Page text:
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[ NNSquad ] Re: Google / Verizon "net neutrality" conference call complete - quick summary
Reading http://bits.blogs.nytimes.com/2010/08/09/live-blogging-google-verizon-call-o n-net-neutrality/ I find the whole thing problematic with Google ceding the network to Verizon so it can use its network to sell services.
Therefore, our proposal would allow broadband providers to offer additional, differentiated online services, in addition to the Internet access and video services (such as Verizon's FIOS TV) offered
Once you accept the idea that Verizon gets first dibs at the entire infrastructure what does it mean to be "neutral"? What is a "Internet access service"?
It's nothing but business as usual with a dollop of Internet on the side of Verizon's private network.
We haven't addressed the fundamental problem that you can't make money selling bits if there are too many bits and you can't fund the infrastructure by selling services unless the service provider has an unfair advantage in offering services on their network.
-----Original Message----- From: firstname.lastname@example.org [mailto:email@example.com] On Behalf Of Lauren Weinstein Sent: Monday, August 09, 2010 14:18 To: firstname.lastname@example.org Subject: [ NNSquad ] Google / Verizon "net neutrality" conference call complete - quick summary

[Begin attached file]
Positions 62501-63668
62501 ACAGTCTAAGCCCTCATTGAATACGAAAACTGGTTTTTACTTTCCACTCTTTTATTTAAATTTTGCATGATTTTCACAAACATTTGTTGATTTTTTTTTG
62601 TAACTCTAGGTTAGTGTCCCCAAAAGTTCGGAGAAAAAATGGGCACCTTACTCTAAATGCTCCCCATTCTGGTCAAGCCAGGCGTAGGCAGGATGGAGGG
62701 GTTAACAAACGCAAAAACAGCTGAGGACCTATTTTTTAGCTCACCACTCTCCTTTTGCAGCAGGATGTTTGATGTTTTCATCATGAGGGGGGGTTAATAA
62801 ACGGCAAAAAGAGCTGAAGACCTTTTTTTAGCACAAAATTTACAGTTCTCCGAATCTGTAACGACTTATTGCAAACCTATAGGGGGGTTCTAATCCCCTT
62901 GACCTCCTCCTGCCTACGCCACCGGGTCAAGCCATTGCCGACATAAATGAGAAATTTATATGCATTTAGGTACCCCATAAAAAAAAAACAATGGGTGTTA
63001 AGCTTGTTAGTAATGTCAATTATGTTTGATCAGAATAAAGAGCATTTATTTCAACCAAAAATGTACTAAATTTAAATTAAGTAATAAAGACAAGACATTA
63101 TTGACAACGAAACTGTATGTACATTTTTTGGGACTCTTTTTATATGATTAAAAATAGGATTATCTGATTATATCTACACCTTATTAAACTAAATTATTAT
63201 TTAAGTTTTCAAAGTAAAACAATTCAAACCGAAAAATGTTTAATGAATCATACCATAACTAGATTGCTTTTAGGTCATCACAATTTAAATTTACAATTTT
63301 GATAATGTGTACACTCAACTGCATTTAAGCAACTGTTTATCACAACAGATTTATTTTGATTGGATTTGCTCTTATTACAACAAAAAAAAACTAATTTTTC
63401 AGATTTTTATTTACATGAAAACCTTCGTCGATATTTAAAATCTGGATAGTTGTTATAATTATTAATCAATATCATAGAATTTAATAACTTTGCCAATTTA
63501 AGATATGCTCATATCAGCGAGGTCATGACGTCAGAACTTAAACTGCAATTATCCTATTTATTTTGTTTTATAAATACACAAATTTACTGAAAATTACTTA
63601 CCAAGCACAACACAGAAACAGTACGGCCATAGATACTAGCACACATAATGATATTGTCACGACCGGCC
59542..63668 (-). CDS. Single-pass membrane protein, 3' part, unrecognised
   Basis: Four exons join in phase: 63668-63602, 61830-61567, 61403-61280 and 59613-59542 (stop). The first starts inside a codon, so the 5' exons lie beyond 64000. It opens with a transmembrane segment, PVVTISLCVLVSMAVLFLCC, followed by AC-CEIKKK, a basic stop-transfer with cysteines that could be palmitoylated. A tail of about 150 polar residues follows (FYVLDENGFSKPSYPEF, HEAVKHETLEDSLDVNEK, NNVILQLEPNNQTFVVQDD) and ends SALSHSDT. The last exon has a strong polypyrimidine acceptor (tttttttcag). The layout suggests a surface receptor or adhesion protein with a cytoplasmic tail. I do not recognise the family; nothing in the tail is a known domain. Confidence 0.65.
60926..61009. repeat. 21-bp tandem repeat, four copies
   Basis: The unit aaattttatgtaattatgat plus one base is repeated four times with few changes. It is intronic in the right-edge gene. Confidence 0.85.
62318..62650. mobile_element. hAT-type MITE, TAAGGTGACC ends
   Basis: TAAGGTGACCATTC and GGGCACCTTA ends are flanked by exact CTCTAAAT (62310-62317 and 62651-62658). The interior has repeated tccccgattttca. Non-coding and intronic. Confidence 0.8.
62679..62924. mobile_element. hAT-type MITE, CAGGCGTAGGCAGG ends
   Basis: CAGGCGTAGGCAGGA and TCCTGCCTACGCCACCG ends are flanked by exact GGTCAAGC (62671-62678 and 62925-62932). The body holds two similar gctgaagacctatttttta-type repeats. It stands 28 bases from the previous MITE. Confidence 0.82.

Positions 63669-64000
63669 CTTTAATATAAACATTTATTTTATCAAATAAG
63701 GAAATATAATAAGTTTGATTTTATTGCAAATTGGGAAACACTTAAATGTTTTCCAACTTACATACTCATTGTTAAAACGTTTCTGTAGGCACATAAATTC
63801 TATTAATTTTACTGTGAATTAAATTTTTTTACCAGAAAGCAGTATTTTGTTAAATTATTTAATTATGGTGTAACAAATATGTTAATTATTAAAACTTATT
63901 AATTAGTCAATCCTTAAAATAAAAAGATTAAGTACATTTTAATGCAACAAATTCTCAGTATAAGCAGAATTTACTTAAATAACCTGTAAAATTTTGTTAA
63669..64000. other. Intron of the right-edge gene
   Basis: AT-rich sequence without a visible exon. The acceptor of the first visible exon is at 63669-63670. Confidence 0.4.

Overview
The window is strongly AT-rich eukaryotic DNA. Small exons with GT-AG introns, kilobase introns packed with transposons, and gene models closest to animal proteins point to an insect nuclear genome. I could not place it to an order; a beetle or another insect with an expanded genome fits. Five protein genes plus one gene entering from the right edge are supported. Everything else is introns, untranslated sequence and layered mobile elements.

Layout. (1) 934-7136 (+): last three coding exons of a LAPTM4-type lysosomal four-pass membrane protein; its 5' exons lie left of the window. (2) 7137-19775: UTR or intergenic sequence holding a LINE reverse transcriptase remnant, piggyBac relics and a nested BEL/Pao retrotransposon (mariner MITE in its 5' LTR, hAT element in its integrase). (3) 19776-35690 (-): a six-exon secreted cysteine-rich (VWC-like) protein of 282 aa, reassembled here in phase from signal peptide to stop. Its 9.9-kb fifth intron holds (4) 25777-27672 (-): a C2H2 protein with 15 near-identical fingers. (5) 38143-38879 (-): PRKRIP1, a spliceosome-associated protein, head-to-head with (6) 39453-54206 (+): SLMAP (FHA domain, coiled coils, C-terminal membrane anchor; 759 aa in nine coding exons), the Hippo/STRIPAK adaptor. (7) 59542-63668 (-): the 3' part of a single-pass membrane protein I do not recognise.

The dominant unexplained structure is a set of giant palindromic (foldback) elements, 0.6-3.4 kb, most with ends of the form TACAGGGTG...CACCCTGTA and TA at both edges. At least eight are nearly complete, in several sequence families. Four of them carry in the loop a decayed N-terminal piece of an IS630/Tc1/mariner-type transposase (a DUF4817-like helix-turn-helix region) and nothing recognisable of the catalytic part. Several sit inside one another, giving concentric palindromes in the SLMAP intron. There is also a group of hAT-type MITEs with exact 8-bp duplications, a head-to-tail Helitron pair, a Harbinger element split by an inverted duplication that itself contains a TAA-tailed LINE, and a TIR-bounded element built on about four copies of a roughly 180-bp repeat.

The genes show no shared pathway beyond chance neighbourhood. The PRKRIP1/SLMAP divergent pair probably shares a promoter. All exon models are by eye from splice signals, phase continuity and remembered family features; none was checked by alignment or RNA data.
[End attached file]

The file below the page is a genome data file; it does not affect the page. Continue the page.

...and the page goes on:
A joint (very short notice) conference call between the Google and Verizon CEOs has completed. Very brief nutshell from my notes:
1) The firms vigorously deny that they made any carriage or related deals. They declared recent reporting to the contrary to be totally wrong.
2) The firms set forth a "Joint Policy Agreement" including seven principles that they would like to see broadly implemented.
3) Of the seven principles, I view five of them as entirely noncontroversial.
4) Principle #6 on different handling of wireline and wireless data invokes some issues that need to be discussed.
5) Principle #5 on the creation of "non-Internet" differentiated services (which Google's CEO pledged not to use) appears significantly problematic in a number of respects, and was (appropriately) the focus of virtually all questions on the call.
Google has posted the principles at:
http://bit.ly/cpO0bU (Google Public Policy Blog)
I'll write up my thoughts on all this in more detail as soon as possible.
--Lauren-- NNSquad Moderator